THE Economic Survey released on Thursday paints a picture of an economy in deep distress. Since the period covered by the data includes mostly the first nine months of the fiscal year, meaning July 2019 to March 2020, much of what is portrayed cannot be attributed to the disruptions from Covid-19. The numbers betray troubling indicators deep inside the grooves of the economy, beyond the headline GDP growth figure, which is negative 0.38pc, a rare occurrence.
A slightly closer look shows some startling numbers. For example, credit to the private sector fell sharply from Rs554.7bn last year to Rs187.3bn this year in the July to March period. This is a marked decline and shows a sharp deceleration underway in private sector activity. The breakdown paints an even starker picture. Working capital loans, for example, dropped from Rs369bn last year to Rs28.8bn this year in the same period. Loans for fixed investment dropped from Rs83.1bn last year to negative Rs5.2bn this year, meaning on net there was negative investment in the country this fiscal year. At the same time, the amount of foregone revenue from tax exemptions jumped to Rs1.15tr this year. Only a few years ago, the figure was less than half this amount. The sharp increase in exemptions given to businesses over the two years that this government has been power has no doubt contributed to this picture.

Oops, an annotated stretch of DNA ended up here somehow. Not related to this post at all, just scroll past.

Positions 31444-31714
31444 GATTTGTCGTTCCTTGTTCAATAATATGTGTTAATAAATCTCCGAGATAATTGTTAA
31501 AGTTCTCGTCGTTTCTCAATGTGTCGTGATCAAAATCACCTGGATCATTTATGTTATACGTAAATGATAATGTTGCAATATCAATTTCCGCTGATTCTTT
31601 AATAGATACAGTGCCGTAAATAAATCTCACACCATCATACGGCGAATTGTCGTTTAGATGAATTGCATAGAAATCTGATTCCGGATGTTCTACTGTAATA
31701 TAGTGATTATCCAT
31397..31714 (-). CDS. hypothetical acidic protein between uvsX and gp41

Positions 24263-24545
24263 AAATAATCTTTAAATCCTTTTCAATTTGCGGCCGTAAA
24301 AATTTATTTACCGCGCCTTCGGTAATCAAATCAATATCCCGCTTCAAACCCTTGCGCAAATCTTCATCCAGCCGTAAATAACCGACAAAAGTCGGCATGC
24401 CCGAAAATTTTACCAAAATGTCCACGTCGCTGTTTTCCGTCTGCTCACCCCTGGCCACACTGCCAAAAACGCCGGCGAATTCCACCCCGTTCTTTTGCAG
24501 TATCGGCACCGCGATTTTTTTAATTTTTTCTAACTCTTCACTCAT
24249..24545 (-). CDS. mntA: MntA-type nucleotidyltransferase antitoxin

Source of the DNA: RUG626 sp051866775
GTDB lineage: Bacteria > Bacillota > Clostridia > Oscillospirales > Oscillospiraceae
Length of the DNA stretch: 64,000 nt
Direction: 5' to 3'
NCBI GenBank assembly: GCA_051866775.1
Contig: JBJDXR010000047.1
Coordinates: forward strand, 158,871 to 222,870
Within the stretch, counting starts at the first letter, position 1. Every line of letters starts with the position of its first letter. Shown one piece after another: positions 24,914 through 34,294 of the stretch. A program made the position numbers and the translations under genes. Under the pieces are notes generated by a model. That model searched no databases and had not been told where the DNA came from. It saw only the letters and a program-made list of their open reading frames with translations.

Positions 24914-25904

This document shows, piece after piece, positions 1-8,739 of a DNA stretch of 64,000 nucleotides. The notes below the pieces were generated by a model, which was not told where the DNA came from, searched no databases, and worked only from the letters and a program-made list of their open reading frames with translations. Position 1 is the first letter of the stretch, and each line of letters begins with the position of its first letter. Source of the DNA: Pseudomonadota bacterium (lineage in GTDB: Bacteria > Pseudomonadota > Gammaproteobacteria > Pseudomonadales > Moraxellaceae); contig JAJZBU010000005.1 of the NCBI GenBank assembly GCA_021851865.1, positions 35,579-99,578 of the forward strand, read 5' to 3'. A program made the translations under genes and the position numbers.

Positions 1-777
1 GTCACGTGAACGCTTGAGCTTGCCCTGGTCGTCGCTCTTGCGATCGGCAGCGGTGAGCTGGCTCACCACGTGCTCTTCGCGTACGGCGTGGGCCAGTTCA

What is noteworthy here is that despite a string of ‘incentives’ and ‘packages’ targeted at specific industries, there has been a sharp deceleration in the pace of economic activity in the country. The cost of these special incentive packages is evident at least partially in foregone revenue, but the benefits don’t show up in demand for working capital or investment. The assumption under which the government has repeatedly handed out incentives to the wealthy is that ultimately this will benefit the poor through increased employment and business activity. But it seems these wealthy investors prefer to retain much of the benefit from the packages for themselves, and very little actually reaches the poor. For the forthcoming fiscal year, the government should turn this approach on its head. Instead of the rich, it should put the poor at the centre of its economic policy agenda. Let the poor be the beneficiaries of the state’s largesse, and let the benefits trickle up rather than down. Putting money in the hands of the poor and unemployed means it will return to the economy in the form of demand, and that demand should be the signal for wealthy investors for where to invest. This approach has the added benefit of giving us more durable and organic growth rooted in the needs of the people directly. The budget provides the opportunity to make this shift. Investing in the rich is providing meagre dividends.
Published in Dawn, June 12th, 2020